After three seasons of below-average production in Philly, Okafor was traded to the Brooklyn Nets where he was seeking a fresh start. His 26-game stint there did not yield positive results, and it appeared as though the promising big man’s future was near the end. In the summer of 2018, Okafor signed a minimum salary contract with the New Orleans Pelicans. He remains on a partially-guaranteed deal, but is outperforming that so far this season.

With so many athletic wings and a bevy of guards in New Orleans, Okafor has found the perfect role as the man in the middle. No longer seeming rushed, the big man is patient with the ball and has the ability to finish himself or find the open guy on the perimeter. He is much more efficient shooting the ball and is averaging 1.1 blocks per game.

Despite suffering an ankle injury that has him temporarily sidelined, Okafor has been playing well. With the absence of rookie sensation Zion Williamson, New Orleans has needed his solid play to keep the train rolling. He won’t be what many had envisioned him becoming after leaving Duke, but Okafor has carved out a nice role for himself in the league.

Richaun Holmes, Sacramento Kings

Another member of Philly’s 2015 draft class has found his opportunity in a different zip code. Despite playing 156 games for the Sixers, Holmes was never really given the opportunity to become a vital role player for the team. He started just 20 of those games and played less than 17 minutes a night. With so many injuries in Sacramento, that opportunity has come for him, and he has stepped up and excelled in his new role.

The overall numbers for Holmes have risen quite a bit, but the blocks are what stand out the most. Through 13 games this season, the active big man is averaging nearly as many blocks per game (1.4) as the reigning Defensive Player of the Year, Rudy Gobert. He is averaging career-high numbers in virtually every statistical category.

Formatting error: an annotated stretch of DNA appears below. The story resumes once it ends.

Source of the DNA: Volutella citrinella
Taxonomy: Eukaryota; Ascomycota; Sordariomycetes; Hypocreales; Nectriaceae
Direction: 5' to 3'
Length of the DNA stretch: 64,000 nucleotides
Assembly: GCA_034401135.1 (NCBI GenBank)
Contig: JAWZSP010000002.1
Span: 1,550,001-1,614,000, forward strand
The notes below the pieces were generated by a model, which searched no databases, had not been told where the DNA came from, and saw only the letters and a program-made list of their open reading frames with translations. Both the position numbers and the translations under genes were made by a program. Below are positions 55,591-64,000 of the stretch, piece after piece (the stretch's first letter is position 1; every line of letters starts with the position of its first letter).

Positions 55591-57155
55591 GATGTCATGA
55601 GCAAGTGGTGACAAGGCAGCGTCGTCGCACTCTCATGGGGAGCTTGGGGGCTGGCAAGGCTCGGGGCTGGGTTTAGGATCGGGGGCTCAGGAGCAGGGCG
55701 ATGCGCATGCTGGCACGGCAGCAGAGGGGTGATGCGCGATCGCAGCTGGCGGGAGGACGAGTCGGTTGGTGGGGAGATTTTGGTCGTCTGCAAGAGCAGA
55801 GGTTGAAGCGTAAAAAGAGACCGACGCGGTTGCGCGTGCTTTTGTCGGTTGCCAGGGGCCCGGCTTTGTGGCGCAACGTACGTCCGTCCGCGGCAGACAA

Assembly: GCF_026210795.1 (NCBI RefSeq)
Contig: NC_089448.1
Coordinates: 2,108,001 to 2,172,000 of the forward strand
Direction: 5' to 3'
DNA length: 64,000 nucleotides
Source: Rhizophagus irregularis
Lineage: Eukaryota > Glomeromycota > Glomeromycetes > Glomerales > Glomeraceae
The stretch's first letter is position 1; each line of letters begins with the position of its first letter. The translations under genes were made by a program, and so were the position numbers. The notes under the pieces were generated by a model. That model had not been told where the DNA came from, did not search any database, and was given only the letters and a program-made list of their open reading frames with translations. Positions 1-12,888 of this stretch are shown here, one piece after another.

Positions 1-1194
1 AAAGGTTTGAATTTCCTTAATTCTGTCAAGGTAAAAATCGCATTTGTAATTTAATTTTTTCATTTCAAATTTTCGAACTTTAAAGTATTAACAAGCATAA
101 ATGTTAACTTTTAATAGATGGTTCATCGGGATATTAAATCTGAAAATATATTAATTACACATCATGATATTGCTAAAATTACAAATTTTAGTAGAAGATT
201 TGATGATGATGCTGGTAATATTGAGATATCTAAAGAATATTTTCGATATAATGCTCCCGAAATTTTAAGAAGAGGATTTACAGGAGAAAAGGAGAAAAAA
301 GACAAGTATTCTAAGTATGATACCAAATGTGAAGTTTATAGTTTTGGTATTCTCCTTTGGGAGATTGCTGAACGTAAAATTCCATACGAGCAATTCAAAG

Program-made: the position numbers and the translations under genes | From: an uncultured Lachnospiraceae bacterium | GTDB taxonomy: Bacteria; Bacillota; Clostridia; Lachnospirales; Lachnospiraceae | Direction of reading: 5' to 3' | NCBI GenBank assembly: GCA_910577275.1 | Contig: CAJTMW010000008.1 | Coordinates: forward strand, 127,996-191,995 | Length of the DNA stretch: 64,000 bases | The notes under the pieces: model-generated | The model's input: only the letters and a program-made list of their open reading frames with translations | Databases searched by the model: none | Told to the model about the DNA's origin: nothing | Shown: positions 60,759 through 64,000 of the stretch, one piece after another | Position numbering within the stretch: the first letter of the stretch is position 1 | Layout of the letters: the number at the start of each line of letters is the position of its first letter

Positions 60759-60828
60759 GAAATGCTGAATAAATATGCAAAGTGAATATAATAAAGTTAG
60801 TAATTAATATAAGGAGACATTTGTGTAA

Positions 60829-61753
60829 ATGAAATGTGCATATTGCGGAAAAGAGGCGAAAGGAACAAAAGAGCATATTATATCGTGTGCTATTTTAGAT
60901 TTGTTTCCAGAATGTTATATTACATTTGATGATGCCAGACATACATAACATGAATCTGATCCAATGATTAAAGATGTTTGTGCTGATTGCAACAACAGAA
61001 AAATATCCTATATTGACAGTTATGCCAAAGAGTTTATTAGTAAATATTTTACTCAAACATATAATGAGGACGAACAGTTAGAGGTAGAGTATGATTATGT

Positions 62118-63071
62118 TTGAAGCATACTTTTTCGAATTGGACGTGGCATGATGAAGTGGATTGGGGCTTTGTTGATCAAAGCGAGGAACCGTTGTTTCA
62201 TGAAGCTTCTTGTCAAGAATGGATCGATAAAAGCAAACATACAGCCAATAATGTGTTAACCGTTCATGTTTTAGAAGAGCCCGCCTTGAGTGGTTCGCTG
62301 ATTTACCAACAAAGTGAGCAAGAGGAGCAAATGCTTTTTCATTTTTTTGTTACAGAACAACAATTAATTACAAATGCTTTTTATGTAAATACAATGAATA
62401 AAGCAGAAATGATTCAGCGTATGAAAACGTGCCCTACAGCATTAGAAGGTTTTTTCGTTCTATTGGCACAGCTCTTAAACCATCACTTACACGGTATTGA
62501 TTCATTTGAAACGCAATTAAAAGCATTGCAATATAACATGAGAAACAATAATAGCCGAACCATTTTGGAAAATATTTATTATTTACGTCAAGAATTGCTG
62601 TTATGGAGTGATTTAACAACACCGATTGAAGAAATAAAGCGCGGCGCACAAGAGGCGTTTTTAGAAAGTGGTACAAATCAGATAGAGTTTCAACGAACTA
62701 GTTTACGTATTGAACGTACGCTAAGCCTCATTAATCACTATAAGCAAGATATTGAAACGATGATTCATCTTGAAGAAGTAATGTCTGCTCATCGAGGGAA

The former second-round pick has always been known as an energy guy, and he is thriving off of that on this young and hungry Kings squad. His rebounding has been tremendous, especially on offense. Sacramento ranks in the top half of the league in second-chance points, largely due to Holmes being so active on the glass.

Whereas many of the trades that the 76ers executed involved more talent coming back in return, this one was different. Philly traded Holmes to the Phoenix Suns in the summer of 2018 for $1 million. Nearly a year later, Holmes signed a two-year deal with the Kings for $9.77 million. Consider that money well-earned by Holmes, and well spent by Sacramento.

For every Embiid and Simmons that comes along, there are guys like Michael Carter-Williams, Nerlens Noel and Timothé Luwawu-Cabarrot. What is important for these guys is to embrace a fresh start and a different role with a new team.

By doing so, they can assure themselves of a future in the league as opposed to watching from the sidelines.